The FantasySCOTUS Crowd is so far batting a thousand in the 2017 term. Let’s take a look.
In a relatively brief opinion, SCOTUS ruled in favor of D.C. police officers in District of Columbia v. Wesby. Officers arrested several people unlawfully throwing a party in someone else’s house. The parties in this case argued about whether the officers had probable cause to make those arrests. Specifically, plaintiffs (respondents in this case) argued that the officers didn’t have enough information at the time of arrest to constitute probable cause. Because of the ambiguity of the original situation, this case also concerned whether the officers were entitled to qualified immunity, having acted in good faith with the information they had at the time.
As the Crowd predicted, SCOTUS was unanimous. Some Justices had a difference of opinion as to exactly why the officers had probable cause, but all agreed that they were entitled to qualified immunity. On the subject of probable cause, the Justices were somewhat less unanimous. Sotomayor and Ginsburg, in separate concurrences, question the need for SCOTUS to reach a judgment on whether the officers had probable cause to arrest the partygoers. Ginsburg, in particular, voiced concern about the problems that can arise from validating police searches without more evidence for probable cause.
The Crowd’s second slam dunk of the week came in National Association of Manufacturers v. Department of Defense. A somewhat narrow case focused mainly on jurisdictional issues, the Court’s unanimous decision here surprises few in the Crowd. This case concerns the administrative review process for the regulations of the “waters of the United States”. The “waters of the United States” rule (“Rule”) establishes the scope of the waters under the EPA’s authority. This case concerned which courts have jurisdiction to hear challenges related to the Rule. The Government argued that only courts of appeals have jurisdiction. The NAM argued, and the Court here agrees, that the relevant statutory language does allow district court review. In particular, the Court rejected the Government’s arguments that the section of the statute defining the waters themselves counts as a regulation on permits and limitations for such things as pollutants and other substances released into said waters.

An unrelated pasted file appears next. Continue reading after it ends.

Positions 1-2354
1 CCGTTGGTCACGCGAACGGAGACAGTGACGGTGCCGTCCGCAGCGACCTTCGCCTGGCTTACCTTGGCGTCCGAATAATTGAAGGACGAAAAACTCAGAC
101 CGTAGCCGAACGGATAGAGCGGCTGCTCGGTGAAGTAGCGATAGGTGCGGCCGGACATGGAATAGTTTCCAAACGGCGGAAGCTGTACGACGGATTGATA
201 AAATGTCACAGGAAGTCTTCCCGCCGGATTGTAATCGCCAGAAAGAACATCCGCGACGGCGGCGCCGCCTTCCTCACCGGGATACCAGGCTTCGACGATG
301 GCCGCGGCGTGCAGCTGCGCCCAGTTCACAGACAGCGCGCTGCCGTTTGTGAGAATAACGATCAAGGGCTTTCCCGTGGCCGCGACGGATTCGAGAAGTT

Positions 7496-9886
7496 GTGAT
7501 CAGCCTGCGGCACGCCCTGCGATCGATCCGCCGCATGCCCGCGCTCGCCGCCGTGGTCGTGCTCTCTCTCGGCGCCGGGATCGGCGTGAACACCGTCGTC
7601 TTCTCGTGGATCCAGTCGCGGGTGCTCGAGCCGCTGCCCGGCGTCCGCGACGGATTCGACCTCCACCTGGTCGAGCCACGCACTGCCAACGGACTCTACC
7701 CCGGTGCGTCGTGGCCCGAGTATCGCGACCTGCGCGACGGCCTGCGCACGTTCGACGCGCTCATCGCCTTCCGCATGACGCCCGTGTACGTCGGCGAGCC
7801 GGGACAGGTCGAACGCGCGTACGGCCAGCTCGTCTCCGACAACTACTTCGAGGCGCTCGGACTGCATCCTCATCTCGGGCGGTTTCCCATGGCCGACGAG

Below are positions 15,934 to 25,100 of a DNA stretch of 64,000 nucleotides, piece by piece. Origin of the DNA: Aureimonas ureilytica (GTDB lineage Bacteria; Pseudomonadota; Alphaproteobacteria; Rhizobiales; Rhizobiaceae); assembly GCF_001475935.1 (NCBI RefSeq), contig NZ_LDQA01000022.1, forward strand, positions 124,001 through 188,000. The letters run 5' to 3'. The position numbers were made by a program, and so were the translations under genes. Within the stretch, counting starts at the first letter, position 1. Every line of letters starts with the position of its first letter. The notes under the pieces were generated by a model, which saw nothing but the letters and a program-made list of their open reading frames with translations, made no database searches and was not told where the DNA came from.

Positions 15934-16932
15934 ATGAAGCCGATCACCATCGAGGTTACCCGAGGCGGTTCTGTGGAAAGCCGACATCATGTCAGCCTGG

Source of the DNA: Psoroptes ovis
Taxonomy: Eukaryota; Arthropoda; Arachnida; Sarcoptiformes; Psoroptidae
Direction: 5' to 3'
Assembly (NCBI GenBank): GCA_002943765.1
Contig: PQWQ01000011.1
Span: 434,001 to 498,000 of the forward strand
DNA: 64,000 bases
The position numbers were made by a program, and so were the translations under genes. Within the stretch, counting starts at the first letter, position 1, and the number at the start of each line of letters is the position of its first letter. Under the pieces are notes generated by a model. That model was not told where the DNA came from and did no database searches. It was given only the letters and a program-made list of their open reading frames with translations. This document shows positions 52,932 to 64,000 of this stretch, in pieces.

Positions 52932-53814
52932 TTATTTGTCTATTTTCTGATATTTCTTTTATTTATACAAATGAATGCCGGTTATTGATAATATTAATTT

Artis’ state court claim rose to the level of relevancy with another, separate federal claim. Ordinarily, state court claims in these circumstances are considered at the federal level along with their related federal claims. This case arose because of a question about what happens after such federal claims are dismissed. The courts at the federal level dismissed the federal claim. What is the time bar for refiling the state court claim?
This case hinged on the specific reading of the word “toll”, or “tolling”. The Court divided itself sharply on the meaning of the word, and its common usage in other areas of the law.
In this case, Chief Justice Roberts cast the most surprising vote. During oral argument Kennedy remained rather quiet, while Roberts seemed to offer defendant’s counsel a lifeline when they were grilled by Breyer. But what may have tipped the scales the most was a rocky start for the D.C. counsel.
In a narrow 5-4 decision SCOTUS writes that “tolling” in this case – as with most others – implies a “stop clock” mechanism on a statute of limitations. This stricter – but arguably more straightforward – usage of “tolling” is perhaps why Roberts sided with the more liberal Justices. That, and Roberts is a man who enjoys a reversal.
We’ve Only Just Begun!
As usual, this first batch of full opinions is just SCOTUS warming up. More surprises may be in store. You can still get in on the action! Join FantasySCOTUS today, and sign up for our mailing list to stay up to date on all the latest news from SCOTUS.